Wednesday, February 13, 2013

Starting Seeds

Even though many of you are still digging out from the latest snowstorm in the Northeast, it is time to begin thinking about spring gardening.  Here in the Florida panhandle it's definately time to start your seedlings if you haven't already.  I would suggest planting tomatos, peppers and eggplant now because they take the longest to establish.  Seed trays I planted the first week of January look like this now:

And I'm in the process of transplanting tomatos into larger containers. This year I've begun planting Heirloom, also called Heritage seeds, rather than buying hybrid plants or seed packages typically found around town.  I wrote a bit about Heirloom seeds in THIS BLOG, but I see now that I failed to report updates and findings.  Suffice it to say I am more than pleased with the germination rate and hardiness of the seeds that I ordered.  My fall garden consisted of spinach, Romaine and leaf lettuces, snow peas, broccoli, cabbage, carrots, onions and garlic - the last two of which are planted in the fall and harvested later in the spring.  My new resolve is to never purchase hybrid seeds or plants again!

This is some of what's growing in our garden right now:

 Growing plants from seeds is such a rewarding experience and so much cheaper than buying transplants! Believe me, if I can do it, so can you! You'll want to start your garden seeds 4 to 6 weeks before you plan to move them outdoors. This is how I plant my vegetable transplant seeds:

I use a combination of compost and peat for my growing medium.  I'm trying to find the perfect mix - when I used pure compost I found that there wasn't enough consistency for the roots to grab. The soil fell away from the root ball when I tried to plant them. Truly, my favorite potting medium is the 50 pound commercial bag of Miracle Grow potting soil, but I'm trying to watch spending and not rely on store bought products.  I'm also open to any suggestions you might have for a better mix.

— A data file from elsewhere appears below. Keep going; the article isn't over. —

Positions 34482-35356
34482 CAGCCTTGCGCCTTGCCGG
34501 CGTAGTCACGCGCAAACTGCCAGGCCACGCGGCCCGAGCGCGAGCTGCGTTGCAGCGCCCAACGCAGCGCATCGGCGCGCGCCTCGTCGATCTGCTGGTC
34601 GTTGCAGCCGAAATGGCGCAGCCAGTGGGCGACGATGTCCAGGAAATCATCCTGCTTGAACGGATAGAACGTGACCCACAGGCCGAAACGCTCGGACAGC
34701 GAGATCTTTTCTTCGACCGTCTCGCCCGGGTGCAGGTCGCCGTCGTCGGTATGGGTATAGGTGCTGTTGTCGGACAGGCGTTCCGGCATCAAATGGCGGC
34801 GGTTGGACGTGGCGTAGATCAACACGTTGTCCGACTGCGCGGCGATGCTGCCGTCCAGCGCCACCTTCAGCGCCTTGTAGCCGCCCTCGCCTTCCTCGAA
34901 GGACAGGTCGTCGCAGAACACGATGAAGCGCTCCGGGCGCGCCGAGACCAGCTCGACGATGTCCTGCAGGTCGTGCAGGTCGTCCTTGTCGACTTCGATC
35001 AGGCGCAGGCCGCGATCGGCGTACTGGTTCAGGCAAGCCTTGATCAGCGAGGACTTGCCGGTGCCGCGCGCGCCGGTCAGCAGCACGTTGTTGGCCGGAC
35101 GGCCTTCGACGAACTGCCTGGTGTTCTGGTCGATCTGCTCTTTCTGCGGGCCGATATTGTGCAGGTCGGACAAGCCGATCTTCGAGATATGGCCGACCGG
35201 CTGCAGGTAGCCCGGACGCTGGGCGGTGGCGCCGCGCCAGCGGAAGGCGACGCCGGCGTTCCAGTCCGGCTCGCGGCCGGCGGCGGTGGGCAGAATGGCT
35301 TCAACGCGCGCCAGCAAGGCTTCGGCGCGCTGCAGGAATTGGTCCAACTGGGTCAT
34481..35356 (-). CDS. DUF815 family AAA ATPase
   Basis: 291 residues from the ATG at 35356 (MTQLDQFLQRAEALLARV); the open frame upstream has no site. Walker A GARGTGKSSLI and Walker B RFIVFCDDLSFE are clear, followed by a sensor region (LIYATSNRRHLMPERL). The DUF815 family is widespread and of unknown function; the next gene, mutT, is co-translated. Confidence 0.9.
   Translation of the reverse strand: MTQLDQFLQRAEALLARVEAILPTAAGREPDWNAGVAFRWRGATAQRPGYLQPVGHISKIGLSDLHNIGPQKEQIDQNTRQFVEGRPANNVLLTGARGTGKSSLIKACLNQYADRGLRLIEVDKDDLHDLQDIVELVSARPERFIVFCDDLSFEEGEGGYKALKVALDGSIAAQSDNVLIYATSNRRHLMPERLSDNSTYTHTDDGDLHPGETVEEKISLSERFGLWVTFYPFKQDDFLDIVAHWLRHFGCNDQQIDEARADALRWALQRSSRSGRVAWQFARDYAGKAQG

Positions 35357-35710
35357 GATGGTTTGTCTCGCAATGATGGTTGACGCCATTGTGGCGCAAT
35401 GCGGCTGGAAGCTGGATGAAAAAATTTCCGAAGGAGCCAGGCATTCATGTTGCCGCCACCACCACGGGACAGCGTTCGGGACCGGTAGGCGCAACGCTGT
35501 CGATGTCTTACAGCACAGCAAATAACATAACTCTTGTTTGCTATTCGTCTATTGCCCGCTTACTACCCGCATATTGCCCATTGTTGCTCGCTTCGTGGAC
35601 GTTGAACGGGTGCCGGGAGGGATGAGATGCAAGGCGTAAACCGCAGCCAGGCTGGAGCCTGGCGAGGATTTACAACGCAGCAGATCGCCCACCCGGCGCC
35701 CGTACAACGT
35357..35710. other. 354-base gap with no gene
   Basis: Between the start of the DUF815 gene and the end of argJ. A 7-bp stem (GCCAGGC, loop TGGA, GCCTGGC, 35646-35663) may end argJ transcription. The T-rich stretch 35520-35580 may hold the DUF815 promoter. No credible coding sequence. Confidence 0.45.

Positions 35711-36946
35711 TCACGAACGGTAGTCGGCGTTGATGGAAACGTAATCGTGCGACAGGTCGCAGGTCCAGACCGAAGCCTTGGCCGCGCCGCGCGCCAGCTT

Step 1: Fill planting trays with potting medium


Step 2: Use another tray and apply pressure to compact soil

Step 3: I use my finger to press a seed hole in each depression

Step 4: Plant one seed in each hole

Step 5: Gently cover with soil

Step 6: Smooth and gently press soil

Step 7: Carefully and thoroughly water in your seeds.  Notice I am only allowing a trickle of water to escape from the jug.

Keep the soil moist while waiting for your seeds to sprout. If the temperature is right it only takes a few days, but if it's too cold it will take longer. The most optimal conditions are a warm dark environment while the seeds germinate.  I started all my seed trays in our greenhouse (not dark!) but you might consider placing your tray(s) on a low temp heating pad, or on top of the refrigerator or hot water heater until the seeds begin to sprout.  Once the seeds begin to grow I suggest placing them under florescent lighting.  Position the bulbs two to three inches above your plants and adjust the height as the plants grow.  This does two things: it provides a small amount of warmth for your plants without burning them, and it keeps them from growing straight up in search of sunlight. Plants have different light requirements -  for example, tomatoes  need 12-16 hours of sunlight each day to grow optimally.

 Before we had the farm, I set up a growing table in our bedroom.  I used heating pads under the plant trays and only turned off the fluorescent lights while we slept.  This artificial sunlight helps the plants to grow thick and bushy rather than thin and spindly.
Water regularly, keeping in mind that both a heating pad underneath and light from above will cause the soil to dry out quickly.

Experts suggest hardening off your plants one to two weeks before planting.  This entails acclimating the plants to outdoor weather gradually, setting them outside for short periods of time during the day and increasing that time little by little, ensuring a hardy plant. I don't. Then again, this is Florida.

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